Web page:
Please, write in English, because we're still learning Portuguese.
Approximative translation: In southern Brazil and Mercosur "ananás " or "nana" is generally used for the wild pineapple (more acidic) or the cultivated one with low quality. The term "abacaxi" is used for the harvest of fruit of better quality, sweet and with low acidity.
Very interesting, it's fascinating than, for a same word, you have sometimes 3 totally different etymology, for example Boy/Girl etymology:
Menino/a = From the Spanish "men" (small, latin "minus") + "ino/ina" (affective suffix)
Garoto/a = From the French "garçon" = boy.
Guria = from the Tupi "Guree".
Pineaple is what it means. Don't try anything different from that.
But in Brazil, we have a slang using the pineapple as a problem.
Eu tenho um abacaxi = I have a problem
And you could use the cucumber (pepino) for that as well.
Also the hot potato (batata quente).
Probably because the pineapple is a thorny fruit, hard to handle. But I can't explain why the cucumber.... The hot potato is from a game where people throws the potato to the others until the music stops. The one with potato in hands at that time loses.
I think I can maybe explain the "pickles" one.
The abaxi one is obvious, an abaxi is thorny, it's a good metaphor for a problem. But I don't see the direct link between the English pickles expression and the cucumber. It's very unlikely than one expression could pass in another language being translated from "pickles" to "cucumber". I think a better clue is here:
The French word "pépin" means "problem" too, (but it doesn't mean "cucumber", it's a small seed.) This little seed can be trapped in gear (as in the maritime slang), and causes a snag, or you can swallow it, and it can go down the wrong way. "avoir un pépin dans le ventre (to have an apple seed in the belly), was also a slang synonym for = "to be pregnant"), and it's maybe also one of the reason why it became "to have a problem", because in the slang context it was used, it was not supposed to be in wedlock.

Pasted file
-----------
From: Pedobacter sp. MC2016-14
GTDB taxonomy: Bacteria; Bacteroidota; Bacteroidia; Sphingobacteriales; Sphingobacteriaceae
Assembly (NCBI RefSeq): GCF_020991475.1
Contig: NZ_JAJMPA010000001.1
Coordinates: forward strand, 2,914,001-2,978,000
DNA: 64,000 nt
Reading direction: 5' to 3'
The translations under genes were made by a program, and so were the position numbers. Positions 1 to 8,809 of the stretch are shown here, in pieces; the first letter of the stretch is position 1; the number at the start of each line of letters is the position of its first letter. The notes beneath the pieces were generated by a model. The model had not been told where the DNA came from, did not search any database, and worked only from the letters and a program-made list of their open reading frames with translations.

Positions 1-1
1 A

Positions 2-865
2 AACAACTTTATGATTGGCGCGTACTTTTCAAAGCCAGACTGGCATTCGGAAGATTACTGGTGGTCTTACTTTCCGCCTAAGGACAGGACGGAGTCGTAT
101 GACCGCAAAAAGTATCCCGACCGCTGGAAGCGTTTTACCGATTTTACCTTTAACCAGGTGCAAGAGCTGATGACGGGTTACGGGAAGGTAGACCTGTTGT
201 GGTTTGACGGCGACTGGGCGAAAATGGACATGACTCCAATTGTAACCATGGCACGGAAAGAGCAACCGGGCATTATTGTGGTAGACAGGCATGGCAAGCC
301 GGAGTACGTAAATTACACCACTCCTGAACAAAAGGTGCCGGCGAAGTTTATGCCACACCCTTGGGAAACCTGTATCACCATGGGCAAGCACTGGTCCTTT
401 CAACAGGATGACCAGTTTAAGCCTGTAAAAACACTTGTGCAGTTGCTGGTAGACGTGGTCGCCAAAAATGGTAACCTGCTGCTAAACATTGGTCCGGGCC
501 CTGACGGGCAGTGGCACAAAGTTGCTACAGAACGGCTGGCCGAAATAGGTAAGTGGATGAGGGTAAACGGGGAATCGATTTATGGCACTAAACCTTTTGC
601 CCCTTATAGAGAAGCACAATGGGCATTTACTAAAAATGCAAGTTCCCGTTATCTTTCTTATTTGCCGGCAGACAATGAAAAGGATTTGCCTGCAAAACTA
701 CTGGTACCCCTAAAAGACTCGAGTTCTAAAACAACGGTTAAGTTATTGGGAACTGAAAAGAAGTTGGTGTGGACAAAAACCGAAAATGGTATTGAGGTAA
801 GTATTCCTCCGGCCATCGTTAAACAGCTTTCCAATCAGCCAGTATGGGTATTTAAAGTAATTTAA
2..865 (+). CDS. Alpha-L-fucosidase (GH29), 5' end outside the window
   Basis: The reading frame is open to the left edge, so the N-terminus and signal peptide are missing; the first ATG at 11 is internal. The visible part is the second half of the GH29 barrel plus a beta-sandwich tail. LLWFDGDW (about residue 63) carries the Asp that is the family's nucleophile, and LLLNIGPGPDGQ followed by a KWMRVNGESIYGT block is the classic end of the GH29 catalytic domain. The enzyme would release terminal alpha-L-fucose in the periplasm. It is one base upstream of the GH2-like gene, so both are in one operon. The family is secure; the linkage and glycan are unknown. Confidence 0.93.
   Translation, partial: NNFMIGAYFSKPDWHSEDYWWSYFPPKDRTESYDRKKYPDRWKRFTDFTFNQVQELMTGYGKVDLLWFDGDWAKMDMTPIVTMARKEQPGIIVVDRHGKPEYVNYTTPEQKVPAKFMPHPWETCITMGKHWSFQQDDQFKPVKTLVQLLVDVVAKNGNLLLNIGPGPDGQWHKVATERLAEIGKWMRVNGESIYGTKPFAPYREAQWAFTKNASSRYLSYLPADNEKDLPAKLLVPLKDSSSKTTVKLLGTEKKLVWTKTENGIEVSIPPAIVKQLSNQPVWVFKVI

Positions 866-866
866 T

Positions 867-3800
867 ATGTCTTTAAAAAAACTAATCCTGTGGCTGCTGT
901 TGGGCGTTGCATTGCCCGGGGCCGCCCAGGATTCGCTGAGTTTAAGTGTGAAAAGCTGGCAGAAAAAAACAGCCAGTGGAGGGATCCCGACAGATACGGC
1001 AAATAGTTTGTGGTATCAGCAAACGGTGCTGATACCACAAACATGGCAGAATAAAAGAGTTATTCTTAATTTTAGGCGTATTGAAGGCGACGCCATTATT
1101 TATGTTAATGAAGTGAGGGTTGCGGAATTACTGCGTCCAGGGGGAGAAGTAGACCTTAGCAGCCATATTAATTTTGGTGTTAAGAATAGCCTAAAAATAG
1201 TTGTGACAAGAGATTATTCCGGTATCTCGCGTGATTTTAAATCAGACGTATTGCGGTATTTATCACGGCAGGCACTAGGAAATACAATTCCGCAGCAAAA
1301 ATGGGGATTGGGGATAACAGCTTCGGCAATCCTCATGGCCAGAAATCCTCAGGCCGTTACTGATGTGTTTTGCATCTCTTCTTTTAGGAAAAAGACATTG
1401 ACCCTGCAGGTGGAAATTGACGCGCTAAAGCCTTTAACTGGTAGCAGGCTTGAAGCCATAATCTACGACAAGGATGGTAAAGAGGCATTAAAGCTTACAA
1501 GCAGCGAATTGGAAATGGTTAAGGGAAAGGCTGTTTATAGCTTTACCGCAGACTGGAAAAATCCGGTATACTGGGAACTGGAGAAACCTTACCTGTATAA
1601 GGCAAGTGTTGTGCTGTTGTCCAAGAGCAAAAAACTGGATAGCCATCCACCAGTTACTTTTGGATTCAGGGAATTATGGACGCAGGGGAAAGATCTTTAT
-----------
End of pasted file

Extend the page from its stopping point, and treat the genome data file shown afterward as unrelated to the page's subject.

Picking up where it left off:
For "pepino", the expression is not rather "resolver un pepino"? (to solve a cucumber/problem)
There's also the expression "Descascar um abacaxi" (to peel an pineapple) = to solve a difficult problem or to be with an annoying person.
And I found also: "Estar com un abaxi/ Pegar um abacaxi” (to be as a pineapple/to take (?) a pineapple) = to have big troubles.
While "abacaxi" seems to be often a negative things when you used the word in a metaphor, I think it's very bad Duo gives use these kind of hint, if it collect all the expression with "abacaxi" and add all the words to the hints, we'll make it though with a good headache (an abacaxi, lol)
With some attention, in a slang context, yes. The "pepino" can also be interpreted as all long and cylindrical vegetables can....know what I mean?
Meu carro tá (está) com um pepino no motor = My has a problem in the engine.
Differences between "abacaxi" and "pepino" is that "abacaxi" is a really complicated problem.